However, there is a bridge to hooking it up through TJSDocument and Foundry embedded collections that you are currently using in the "adhoc" manner. There is an even cooler mechanism to provide a custom derived reducer implementation that you have more control over and can create your own derived data API. That will have to be saved to discuss another day.
Sweet! I was able to get it working. Copied your createFilterQuery utility and just edited the filterQuery.set and filterQuery functions. Works 🔥
So, a small "homework" assignment. In your own words can you describe what you created? This little bit of code uses a lesser known feature of JS (what do you think that is?) and is instructive on a primary contract for adding reactivity in Svelte; what is that and what specifically makes it so?
Well.. I don't know what you have in mind, since I don't read minds 🙂 so I won't play the guessing game but it all looks like pretty standard JavaScript to me. All I was missing was context, which you provide amply above, so thanks for that.

The only uncommon thing I noticed in createFilterQuery that I could point out might be the use of assigning properties to a function.
As for what I created – a working inventory for the character sheet 🙂
But feel free to share what you had in mind. I know ya wanna!
I think a good stepping stone is being able to describe what you create particularly if copying / tweaking others example code is part of the process. Indeed the "lesser known feature" is recognizing that in JS functions are "first class objects". The continuation of this concept is realizing that you can create custom stores from any construct that is like an object where you can add at minimum a subscribe function to make a "readable" store and a set function making it a "writable" store. In Svelte the readable / writable helper functions from import { readable, writable } from 'svelte/store'; are just helper or basic implementations.

Another aspect is that this is a basic example of a "higher order function" and that is a function that returns a function. This works out great as you can create a filter or sort function that also is a store encapsulating the state used internally allowing it to serve a dual purpose where you don't have to have any external glue / management code to connect the function to dynamic reducers and any mechanism in Svelte templates / components to update that internal state controlling the operation at hand. A follow on to this is that internally the dynamic reducers detect if the functions added for filtering / sorting are Svelte stores by checking for a subscribe function / attribute. That is how when the internal state of the filter / sort functions changes the dynamic reducer automatically updates. The dynamic reducers are also readable Svelte stores. When you use the TJSDocument.embedded API what you are manipulating / hooking up is a DynMapReducer instance connected to a Foundry embedded collection which is a Map.

More or less from an architecture point of view you may find this technique used and useful on the periphery of TRL. It's not a technique (making optional functions stores) that I use internally to TRL in other areas, but a useful mechanism to hook together different APIs and your own logic code in your projects.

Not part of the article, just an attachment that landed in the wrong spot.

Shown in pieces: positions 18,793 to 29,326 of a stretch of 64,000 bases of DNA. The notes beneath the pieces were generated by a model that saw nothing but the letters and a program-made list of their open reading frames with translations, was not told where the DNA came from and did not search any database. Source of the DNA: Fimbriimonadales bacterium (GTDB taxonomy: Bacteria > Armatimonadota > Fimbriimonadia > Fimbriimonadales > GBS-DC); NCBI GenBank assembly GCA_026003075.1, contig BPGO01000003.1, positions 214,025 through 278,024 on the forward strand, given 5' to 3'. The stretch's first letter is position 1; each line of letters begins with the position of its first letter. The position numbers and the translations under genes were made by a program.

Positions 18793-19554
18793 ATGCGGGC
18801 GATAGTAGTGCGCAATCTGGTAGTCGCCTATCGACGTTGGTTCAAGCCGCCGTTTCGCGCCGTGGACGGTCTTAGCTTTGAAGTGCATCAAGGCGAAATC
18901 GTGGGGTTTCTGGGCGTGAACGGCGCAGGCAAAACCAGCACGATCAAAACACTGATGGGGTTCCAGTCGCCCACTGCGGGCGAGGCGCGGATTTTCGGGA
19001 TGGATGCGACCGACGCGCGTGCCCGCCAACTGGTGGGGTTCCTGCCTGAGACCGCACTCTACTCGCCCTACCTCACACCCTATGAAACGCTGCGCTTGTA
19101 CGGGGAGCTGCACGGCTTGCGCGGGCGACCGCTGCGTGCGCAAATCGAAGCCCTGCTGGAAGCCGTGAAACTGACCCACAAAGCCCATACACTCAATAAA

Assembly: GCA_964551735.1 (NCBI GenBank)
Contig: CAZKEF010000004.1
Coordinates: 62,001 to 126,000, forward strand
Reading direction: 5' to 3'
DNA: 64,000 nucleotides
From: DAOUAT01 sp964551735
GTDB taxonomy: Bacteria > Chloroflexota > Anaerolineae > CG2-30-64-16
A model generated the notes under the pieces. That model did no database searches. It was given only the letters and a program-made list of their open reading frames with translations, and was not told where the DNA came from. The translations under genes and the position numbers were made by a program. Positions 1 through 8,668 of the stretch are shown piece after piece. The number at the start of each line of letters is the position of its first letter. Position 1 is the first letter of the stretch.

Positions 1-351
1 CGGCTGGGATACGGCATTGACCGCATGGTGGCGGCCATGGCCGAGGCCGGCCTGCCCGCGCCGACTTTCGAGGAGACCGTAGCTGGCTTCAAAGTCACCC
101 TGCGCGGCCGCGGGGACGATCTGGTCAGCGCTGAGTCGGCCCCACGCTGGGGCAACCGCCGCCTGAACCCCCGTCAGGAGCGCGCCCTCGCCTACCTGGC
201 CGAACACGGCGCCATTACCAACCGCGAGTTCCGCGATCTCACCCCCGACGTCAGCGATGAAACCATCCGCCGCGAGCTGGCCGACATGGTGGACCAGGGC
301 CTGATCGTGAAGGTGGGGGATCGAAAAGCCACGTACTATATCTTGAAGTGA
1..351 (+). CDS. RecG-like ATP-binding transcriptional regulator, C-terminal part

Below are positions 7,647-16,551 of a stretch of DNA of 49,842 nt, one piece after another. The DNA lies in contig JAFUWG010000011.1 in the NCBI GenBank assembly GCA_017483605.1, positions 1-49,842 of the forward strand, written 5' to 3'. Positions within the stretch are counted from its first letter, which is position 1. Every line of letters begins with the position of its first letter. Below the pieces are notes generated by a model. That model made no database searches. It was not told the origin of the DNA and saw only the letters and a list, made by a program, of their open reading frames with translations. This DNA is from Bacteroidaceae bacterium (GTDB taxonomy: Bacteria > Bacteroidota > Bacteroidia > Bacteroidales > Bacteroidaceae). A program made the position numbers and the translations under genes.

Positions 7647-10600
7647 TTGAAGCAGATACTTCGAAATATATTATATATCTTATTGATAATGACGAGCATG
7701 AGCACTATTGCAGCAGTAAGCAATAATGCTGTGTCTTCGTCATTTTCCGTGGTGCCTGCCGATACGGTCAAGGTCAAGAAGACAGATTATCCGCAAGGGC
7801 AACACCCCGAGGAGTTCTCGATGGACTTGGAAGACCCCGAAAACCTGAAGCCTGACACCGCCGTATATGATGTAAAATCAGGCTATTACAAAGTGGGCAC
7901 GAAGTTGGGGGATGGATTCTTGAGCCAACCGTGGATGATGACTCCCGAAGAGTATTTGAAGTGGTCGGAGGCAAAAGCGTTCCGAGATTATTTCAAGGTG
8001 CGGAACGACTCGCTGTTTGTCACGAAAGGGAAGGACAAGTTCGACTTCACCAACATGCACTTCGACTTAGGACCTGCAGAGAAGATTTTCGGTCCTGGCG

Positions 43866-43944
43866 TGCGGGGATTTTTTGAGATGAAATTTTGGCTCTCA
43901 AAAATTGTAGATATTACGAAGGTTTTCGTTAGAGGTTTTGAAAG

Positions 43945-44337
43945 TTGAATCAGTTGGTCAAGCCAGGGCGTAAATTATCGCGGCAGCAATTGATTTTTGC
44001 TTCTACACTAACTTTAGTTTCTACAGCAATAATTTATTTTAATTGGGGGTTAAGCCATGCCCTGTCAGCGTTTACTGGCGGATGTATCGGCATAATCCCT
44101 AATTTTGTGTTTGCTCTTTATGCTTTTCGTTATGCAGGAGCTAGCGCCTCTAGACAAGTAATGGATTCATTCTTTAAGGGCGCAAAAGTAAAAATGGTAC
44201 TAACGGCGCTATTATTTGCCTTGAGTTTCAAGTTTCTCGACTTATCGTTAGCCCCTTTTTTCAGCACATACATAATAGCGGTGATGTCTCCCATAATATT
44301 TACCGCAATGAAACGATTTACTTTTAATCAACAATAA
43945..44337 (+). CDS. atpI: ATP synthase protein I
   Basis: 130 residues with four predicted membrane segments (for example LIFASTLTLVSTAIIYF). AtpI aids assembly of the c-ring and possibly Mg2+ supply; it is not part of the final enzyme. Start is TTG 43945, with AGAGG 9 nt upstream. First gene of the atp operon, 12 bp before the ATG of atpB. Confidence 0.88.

A good article that delves into custom stores in Svelte:

The store contract is the basic glue for reactivity in Svelte and beyond allowing you to create stores with custom logic and / or hook up other state management APIs as well making them Svelte compatible. It essentially is a stripped down Observable pattern. You can create a Svelte store with pure JS code without importing anything from the Svelte library by implementing this contract. A Svelte store can be used from JS , but you do have to manage the subscribe / unsubscribe process. The "magic" the Svelte compiler adds is that when you use $ preceding a store in a Svelte component is that it handles the subscribing / unsubscribing automatically for you for the lifecycle of that component. When that component is destroyed under the hood any stores that automatically have been subscribed to are also automatically unsubscribed from without needing to manage this process explicitly.
I'm looking at this again because I need to create a new filter and I realised that I don't understand where the data comes from for the filter?

This is the function. Where does the data come from?
  function filterQuery(data) {
    if (keyword === '' || !regex) { return true; }

    if (isIterable(properties)) {
      for (const property of properties) {
        if (regex.test(normalizeString(data?.[property]))) { return true; }
      return false;
    else {
      return regex.test(normalizeString(data?.[properties]));

Is it from here?
  const wildcard = doc.embedded.create("Item", {
    name: "wildcard",
    filters: [nameSearch, typeSearch],
    sort: (a, b) => a.name.localeCompare(b.name),

I guess it must be.
Yes... The last bit above is the adhoc way of setting up a reactive embedded collection for Item documents. data will be an Item document.